Officials have confirmed that during conversations between Clifford and individual board directors, allegations concerning potential hiring improprieties surfaced. Board members turned the issue over to the Illinois executive inspector general, whose staff is now investigating and conducting interviews.
The severance package contains assurances from each side neither will sue.
It's a messy exit, especially since Metra's been at pains to clean up its image after the suicide of former CEO and consummate railroader Phil Pagano in 2010 amid a probe into his swindling more than $475,000 in unauthorized pay.
Clifford, a former transit executive from Los Angeles, was heralded as a reformer when he started, although some questioned his lack of direct experience with commuter railroads.
O'Halloran, who did not return phone calls, didn't talk about specific performance issues in explaining the board's actions. Instead, he said the agency needed a new leader who could build consensus with lawmakers, regulators and other transit agencies to scoop up funding.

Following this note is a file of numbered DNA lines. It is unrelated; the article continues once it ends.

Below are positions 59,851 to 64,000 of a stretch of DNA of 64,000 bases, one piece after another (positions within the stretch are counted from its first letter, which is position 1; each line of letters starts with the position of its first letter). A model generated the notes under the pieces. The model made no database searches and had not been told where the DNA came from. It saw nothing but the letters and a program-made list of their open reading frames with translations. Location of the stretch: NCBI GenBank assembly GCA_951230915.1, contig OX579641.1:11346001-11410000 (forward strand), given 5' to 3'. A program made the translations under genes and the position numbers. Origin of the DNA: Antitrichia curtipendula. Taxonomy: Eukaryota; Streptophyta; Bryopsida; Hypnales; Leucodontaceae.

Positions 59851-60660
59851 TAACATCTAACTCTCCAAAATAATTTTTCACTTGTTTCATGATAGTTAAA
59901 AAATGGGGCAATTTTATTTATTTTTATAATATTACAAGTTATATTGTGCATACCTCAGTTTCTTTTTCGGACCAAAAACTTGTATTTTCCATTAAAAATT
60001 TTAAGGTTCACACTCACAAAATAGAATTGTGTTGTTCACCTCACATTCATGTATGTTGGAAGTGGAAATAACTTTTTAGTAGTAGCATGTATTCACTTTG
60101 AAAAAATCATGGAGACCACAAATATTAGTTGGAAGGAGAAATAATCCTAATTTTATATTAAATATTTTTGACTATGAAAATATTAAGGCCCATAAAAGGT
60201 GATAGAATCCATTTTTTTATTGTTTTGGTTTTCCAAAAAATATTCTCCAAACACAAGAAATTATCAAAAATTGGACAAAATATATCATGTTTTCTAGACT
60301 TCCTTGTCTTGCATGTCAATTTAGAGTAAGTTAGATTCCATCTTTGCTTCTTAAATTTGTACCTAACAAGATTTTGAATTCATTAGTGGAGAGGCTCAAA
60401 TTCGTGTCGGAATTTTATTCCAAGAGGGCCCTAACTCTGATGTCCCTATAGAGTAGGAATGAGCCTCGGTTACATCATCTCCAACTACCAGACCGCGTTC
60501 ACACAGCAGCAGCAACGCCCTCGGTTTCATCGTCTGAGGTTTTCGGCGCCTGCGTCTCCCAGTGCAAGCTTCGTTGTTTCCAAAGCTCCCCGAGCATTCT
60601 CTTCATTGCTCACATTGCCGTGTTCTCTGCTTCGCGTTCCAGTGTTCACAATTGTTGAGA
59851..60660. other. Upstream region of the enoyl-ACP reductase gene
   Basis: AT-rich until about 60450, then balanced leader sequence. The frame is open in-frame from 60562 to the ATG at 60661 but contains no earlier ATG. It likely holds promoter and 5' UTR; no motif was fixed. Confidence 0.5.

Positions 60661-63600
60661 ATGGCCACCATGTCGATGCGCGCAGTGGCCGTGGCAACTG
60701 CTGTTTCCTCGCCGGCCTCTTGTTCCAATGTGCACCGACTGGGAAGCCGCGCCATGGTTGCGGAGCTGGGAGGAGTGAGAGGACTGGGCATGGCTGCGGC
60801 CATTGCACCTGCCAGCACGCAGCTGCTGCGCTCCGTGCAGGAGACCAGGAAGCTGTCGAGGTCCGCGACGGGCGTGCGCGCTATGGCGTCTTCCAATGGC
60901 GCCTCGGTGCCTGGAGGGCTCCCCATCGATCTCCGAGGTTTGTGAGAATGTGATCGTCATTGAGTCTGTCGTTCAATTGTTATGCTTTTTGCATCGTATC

So far, the move has gone over like a lead balloon with House lawmakers like Marengo Democrat Jack Franks and Arlington Heights Republican David Harris.
"I don't want them to come down asking for more money," Harris told the Daily Herald.
Likewise, Dillard called the deal outrageous. "I want an executive director who knows how to run a railroad literally and is concerned with safety of the riders," he said. "The executive director should be a railroad person, not a politician."
But some Metra officials probably are still reeling from the 2012 memory of a board room filled with angry South Side congressmen and residents accusing them of excluding black contractors from the lucrative Englewood flyover project, a railroad bridge.
That signaled an end to the honeymoon period Clifford enjoyed with the board, although he was always mindful of what his bosses were up to, as an early email indicates.